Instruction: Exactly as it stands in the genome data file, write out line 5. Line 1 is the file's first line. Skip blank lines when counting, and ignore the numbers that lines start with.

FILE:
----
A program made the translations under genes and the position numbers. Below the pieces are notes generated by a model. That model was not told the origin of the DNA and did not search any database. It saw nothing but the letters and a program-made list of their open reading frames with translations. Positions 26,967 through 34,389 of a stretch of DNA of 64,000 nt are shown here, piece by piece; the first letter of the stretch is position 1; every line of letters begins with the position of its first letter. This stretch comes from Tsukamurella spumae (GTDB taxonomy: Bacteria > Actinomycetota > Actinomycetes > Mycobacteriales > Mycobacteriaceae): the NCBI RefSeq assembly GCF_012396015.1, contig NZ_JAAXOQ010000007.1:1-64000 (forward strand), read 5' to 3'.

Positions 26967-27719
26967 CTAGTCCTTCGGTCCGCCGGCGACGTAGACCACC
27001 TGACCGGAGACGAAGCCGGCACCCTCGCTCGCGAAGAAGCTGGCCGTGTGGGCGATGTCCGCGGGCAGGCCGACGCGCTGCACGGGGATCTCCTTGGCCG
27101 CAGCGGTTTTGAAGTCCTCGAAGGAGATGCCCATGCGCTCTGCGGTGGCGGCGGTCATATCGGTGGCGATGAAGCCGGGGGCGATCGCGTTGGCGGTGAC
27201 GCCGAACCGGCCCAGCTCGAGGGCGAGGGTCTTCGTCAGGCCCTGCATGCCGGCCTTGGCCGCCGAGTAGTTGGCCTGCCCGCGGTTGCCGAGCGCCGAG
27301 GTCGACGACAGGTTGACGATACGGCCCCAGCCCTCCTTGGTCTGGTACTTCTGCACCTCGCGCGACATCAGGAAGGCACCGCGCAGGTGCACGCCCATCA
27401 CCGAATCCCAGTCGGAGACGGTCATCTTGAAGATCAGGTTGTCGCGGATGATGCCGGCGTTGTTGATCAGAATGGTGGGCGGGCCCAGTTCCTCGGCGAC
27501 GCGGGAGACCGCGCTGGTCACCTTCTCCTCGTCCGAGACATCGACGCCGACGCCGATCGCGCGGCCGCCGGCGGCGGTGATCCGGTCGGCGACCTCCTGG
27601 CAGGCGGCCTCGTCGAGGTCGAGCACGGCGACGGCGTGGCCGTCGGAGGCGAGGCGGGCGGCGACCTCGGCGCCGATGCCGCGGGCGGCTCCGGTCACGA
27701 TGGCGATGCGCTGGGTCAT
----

27101 CAGCGGTTTTGAAGTCCTCGAAGGAGATGCCCATGCGCTCTGCGGTGGCGGCGGTCATATCGGTGGCGATGAAGCCGGGGGCGATCGCGTTGGCGGTGAC